René Descartes is sometimes known as the father of modern philosophy, and sometimes as the father of the modern Scientific Method. It was his usage of doubt as a tool that led to his significance in both fields. He believed that deduction and direct observation was the only path to truth, and thus everything contained a degree of uncertainty which was not tested.
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René Descartes (1596-1650) was a French philosopher and mathematician, considered to be the father of analytical geometry and the source of great change in the philosophy of knowledge and scientific reasoning. He was also a devoted Catholic, which makes him an interesting case in the examination of the tension between science and faith.
Descartes was revolutionary because he felt that future progress in science would only be stunted by blind acceptance of the statements of his forerunners (i.e., analogy thinking). Most scientific thought immediately before Descartes’ breakthroughs held firm to those old postulations, and he thought reliance on those old beliefs wasn’t going to help anyone understand the true nature of existence. He had no interest in taking those old precepts for granted and went about searching for a method to establish truth.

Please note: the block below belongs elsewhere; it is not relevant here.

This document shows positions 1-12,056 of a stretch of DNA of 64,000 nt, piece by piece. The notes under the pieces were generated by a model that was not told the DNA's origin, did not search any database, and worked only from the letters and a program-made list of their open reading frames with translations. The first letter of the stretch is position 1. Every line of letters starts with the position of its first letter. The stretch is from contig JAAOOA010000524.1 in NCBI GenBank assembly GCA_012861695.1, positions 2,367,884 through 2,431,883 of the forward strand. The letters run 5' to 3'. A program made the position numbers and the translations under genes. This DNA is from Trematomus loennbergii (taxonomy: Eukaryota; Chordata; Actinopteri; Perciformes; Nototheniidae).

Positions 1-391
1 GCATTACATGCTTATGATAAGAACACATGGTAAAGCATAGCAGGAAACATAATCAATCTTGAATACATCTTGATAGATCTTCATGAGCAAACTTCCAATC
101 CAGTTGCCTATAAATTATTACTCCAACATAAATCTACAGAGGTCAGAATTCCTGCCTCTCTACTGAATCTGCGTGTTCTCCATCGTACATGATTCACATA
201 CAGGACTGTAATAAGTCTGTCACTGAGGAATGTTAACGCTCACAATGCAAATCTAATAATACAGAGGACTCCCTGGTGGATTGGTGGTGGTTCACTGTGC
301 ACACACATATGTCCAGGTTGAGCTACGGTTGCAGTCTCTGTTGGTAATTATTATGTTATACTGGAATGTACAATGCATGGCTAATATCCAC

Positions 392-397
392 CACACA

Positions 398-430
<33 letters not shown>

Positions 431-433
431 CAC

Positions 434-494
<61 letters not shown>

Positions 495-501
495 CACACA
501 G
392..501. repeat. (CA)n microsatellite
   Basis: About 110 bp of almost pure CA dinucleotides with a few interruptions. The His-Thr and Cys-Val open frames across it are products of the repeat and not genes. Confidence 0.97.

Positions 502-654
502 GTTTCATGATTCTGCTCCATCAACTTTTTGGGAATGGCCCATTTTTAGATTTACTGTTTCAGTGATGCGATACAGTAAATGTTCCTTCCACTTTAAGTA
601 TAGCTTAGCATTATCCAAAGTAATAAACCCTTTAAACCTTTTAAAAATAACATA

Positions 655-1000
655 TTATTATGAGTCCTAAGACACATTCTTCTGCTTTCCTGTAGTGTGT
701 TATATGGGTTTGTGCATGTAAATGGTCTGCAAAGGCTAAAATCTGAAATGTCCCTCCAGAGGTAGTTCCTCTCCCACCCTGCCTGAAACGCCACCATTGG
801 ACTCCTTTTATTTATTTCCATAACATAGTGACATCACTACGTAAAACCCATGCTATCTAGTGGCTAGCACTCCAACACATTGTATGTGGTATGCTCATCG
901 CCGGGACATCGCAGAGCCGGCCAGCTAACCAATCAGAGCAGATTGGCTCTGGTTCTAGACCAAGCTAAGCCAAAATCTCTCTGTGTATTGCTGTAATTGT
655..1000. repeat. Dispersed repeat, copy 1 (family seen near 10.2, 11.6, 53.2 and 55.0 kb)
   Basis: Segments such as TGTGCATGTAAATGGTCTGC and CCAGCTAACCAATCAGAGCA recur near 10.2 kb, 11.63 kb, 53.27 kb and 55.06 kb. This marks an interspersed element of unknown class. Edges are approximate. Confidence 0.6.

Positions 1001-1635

Sure, they had persisted for centuries, millennia sometimes, but surely the understanding of the world had evolved in the meantime. A prime example as aforementioned is the Copernican theory of heliocentrism (the Earth revolves around the sun), which defied the concept of geocentrism (the Earth was the center of the universe) that had existed since ancient Greece. It took nearly two thousand years for the theory of geocentrism to be adequately challenged and turned over. Treating untested things as truths was problematic, to say the least—and to Descartes, nearly everything was untested.
For Descartes, the only unchangeable truths were mathematic. There was no questioning the physical precepts math provided: two plus two will always equal four, in this universe and any other. The area of a rectangle will always be its height times its width, whether local priests disliked it or not. But other science at the time was still subject to certain beliefs that, for Descartes, weren’t quite established as fact.
What made them absolutely true without a shadow of a doubt? It turns out, not very much. So, in a burst of first principles thinking, Descartes sought a method to analyze evidence to arrive at solid truth.
The maxim Descartes established is the phrase he’s most famous for: “I think, therefore I am,” translated from the Latin “Cogito, ergo sum.” His musings on it came about in his 1637 text Discourse on Method, in which he attempted to apply his approach to his own existence. It’s how Descartes attempted to prove his own existence as a thinking being, by thinking. If he is indeed thinking, self-aware, and doubting, then that in itself is evidence of his existence. It’s similar to saying “Am I being self-aware?”—the very act of asking means that you are being self-aware. In his own words: